Josh Mitchell adds, 'Prevention is better than cure, so make it a habit to pour boiling water down your drains every couple of weeks.' This should consistently keep your sink draining well.

4. Use natural or chemical drain cleaners

A small stainless steel workstation sink with a veg washing attachment

(Image credit: GoodHomes Kitchens)

‘The next step to fix a slow draining sink is to use natural or chemical drain cleaners to dissolve or break down any remaining clogs in the pipe,' advises Mark Morris. 'Natural drain cleaners are safer and more eco-friendly than chemical ones, but they may take longer to work.

'Some of the natural drain cleaners you can use are baking soda and vinegar, salt and boiling water, or lemon juice and hot water.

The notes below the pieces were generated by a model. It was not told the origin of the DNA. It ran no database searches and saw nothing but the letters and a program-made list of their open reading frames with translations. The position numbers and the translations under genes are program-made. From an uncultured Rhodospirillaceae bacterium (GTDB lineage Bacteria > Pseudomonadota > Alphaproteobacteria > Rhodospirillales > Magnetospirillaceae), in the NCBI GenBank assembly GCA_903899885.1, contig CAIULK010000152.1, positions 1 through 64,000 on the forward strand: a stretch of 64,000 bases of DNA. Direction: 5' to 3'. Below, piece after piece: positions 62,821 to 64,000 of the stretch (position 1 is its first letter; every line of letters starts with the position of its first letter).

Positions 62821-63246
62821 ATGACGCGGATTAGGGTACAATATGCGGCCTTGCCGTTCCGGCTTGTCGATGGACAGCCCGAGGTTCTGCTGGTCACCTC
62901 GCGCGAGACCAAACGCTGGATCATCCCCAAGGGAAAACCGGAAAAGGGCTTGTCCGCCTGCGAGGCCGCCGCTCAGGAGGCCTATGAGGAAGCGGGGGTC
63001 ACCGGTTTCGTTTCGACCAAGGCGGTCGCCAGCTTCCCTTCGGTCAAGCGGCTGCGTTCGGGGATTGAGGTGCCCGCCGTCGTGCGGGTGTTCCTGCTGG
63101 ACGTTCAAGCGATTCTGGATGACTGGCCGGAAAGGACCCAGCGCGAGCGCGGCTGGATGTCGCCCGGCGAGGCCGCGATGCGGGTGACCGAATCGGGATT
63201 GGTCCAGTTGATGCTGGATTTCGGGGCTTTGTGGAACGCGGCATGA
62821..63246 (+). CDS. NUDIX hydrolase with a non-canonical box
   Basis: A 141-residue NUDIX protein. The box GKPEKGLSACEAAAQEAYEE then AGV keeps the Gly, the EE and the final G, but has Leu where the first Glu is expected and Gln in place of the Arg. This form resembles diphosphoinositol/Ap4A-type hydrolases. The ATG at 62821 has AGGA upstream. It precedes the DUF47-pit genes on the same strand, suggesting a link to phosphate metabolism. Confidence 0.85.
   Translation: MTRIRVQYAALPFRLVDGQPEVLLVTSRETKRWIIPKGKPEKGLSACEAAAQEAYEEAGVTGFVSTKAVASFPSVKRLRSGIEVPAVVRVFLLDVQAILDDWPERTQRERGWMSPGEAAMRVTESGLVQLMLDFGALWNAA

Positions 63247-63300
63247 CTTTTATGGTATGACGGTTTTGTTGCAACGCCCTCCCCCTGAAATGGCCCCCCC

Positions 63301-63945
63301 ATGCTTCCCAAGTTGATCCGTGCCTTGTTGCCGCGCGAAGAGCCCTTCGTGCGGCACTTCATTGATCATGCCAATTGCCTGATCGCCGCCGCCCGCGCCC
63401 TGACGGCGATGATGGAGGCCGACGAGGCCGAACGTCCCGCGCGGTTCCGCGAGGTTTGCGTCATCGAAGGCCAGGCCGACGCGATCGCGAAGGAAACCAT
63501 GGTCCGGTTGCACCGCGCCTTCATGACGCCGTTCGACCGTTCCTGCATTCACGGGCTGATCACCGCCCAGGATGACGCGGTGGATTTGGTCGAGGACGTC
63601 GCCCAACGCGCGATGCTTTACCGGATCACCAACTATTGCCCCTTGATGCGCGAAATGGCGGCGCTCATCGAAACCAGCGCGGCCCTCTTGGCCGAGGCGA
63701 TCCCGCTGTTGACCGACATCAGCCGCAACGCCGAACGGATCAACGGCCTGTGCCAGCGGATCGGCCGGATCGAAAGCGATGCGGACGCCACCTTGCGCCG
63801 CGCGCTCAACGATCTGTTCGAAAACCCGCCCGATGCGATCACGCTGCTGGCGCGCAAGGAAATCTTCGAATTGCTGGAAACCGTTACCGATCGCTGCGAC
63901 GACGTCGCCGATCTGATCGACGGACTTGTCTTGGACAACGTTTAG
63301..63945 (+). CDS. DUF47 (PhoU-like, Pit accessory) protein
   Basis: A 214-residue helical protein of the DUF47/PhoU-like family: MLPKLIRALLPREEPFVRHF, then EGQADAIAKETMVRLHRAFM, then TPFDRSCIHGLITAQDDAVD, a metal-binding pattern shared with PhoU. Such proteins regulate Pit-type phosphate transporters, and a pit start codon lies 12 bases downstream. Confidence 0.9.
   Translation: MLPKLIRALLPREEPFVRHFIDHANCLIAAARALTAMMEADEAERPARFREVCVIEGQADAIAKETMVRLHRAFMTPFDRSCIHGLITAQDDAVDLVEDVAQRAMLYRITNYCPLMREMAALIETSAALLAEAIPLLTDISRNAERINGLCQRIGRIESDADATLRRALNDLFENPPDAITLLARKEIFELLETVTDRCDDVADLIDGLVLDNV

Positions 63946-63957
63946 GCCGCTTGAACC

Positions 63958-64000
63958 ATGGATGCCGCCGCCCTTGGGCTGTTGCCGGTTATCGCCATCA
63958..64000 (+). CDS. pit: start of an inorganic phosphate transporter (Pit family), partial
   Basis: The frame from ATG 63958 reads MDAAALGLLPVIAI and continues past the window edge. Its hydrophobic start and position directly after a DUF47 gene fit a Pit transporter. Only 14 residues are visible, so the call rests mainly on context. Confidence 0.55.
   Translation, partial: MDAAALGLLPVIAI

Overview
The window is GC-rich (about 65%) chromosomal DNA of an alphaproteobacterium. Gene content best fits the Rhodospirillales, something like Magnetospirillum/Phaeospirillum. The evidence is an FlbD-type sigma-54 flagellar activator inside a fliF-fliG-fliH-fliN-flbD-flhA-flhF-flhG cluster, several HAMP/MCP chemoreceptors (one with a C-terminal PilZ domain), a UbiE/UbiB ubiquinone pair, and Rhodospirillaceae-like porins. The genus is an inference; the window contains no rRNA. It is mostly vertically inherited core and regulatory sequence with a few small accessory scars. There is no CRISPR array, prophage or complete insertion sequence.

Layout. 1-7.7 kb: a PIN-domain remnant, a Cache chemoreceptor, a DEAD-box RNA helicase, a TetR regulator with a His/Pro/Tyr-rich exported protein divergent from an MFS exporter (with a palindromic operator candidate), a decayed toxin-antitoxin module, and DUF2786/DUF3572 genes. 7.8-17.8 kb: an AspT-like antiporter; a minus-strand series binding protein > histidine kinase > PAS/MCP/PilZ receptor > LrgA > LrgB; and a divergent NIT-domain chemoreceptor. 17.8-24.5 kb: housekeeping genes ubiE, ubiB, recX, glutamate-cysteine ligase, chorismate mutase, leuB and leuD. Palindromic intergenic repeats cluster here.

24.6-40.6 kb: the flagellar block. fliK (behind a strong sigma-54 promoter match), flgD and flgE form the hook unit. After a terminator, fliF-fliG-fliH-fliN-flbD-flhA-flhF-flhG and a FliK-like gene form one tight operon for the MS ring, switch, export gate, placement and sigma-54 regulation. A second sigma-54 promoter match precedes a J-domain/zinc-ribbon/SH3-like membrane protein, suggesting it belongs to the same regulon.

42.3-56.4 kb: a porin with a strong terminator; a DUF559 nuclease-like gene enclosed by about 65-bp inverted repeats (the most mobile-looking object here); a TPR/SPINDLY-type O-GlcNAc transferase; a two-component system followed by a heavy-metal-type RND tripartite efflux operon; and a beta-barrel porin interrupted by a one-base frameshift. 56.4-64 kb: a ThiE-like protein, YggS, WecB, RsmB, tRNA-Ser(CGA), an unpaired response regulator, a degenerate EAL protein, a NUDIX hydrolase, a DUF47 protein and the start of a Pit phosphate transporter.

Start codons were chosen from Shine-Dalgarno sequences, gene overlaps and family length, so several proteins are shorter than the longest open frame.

'If boiling water doesn't fully resolve the issue, you can try the baking soda and vinegar method,' advises Rich Mullins. 'Start by pouring half a cup of baking soda into the drain, followed by half a cup of white vinegar. Allow the mixture to fizz for about ten to fifteen minutes, which can help break down organic matter. Then, flush the drain with hot water.'

You can find baking soda and white vinegar at Amazon.

'The fizzing action helps break down the gunk,' explains Josh Mitchell. 'For better results, let the combination sit overnight and then flush with hot water in the morning.'

5. Use a plunger

Twin sinks and mirrors, wooden shelves, green drawers

(Image credit: Cortney Bishop)